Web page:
There are all sorts of educational programs out there for current and rising conservative professionals. What do you think makes the Claremont Institute’s Fellowships unique?

The Claremont Institute’s Fellowships are unique for the high quality of the fellows that it brings together. Having 10-15 fellows together for a week or weeks at a time gives an opportunity to really explore deep ideas. Being able to do so with relatively like-minded fellows is an experience that few other organizations can offer.

Who would it be, why, and what would you discuss, if you could have a conversation with an American Founder?

I would love to have a conversation with Governeur Morris, the peg-legged defender of the energetic presidency. Morris was an integral part of the drafting team for the United States Constitution, and We the People of the United States have much to thank for his efforts. Discussing with Morris his understanding of the proper role of the people in our democratic republic would be fascinating.

Who was more important for their time, George Washington or Abraham Lincoln? Why?

During law school I read biographies of every president in order. As I approached Lincoln, I expected to be disappointed—who could live up to the reputation of the man who held together our house divided? Instead, I was awed. Abraham Lincoln’s role in protecting, supporting, and saving our country is a contribution that has not been matched by any other individual. While George Washington is perhaps undervalued today—especially by those, like me, with too much education—for the important and formative role he played in our young republic’s history, Lincoln was the great man that America needed at the right time.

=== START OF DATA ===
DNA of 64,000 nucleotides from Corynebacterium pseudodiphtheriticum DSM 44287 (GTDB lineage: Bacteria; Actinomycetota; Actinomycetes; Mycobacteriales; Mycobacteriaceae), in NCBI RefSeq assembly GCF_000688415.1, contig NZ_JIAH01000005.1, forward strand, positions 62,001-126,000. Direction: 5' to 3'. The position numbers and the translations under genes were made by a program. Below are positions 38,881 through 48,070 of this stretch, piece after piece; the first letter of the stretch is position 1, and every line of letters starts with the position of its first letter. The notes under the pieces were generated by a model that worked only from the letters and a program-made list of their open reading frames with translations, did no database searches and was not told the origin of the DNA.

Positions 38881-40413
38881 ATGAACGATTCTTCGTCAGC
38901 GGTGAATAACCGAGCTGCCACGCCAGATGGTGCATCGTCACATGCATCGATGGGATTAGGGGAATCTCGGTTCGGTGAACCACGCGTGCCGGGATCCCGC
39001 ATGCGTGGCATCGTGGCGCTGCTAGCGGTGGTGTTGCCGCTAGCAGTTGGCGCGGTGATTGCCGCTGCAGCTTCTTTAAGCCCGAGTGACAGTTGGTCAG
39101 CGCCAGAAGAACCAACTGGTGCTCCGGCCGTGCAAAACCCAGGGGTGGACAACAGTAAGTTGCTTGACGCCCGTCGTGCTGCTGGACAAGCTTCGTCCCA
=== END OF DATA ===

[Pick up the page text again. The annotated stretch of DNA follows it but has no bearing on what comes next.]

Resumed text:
What qualities do you believe will make outstanding leaders in this century?

Courage is the greatest quality needed by outstanding leaders this century. Never before have leaders been subject to the scrutiny and pressure from so many institutions to do what is easy or convenient. It can be lonely doing what is right when every influential institution around a leader is counseling other courses of action. Humility, too, is important but not as important as maintaining the courage of one’s convictions.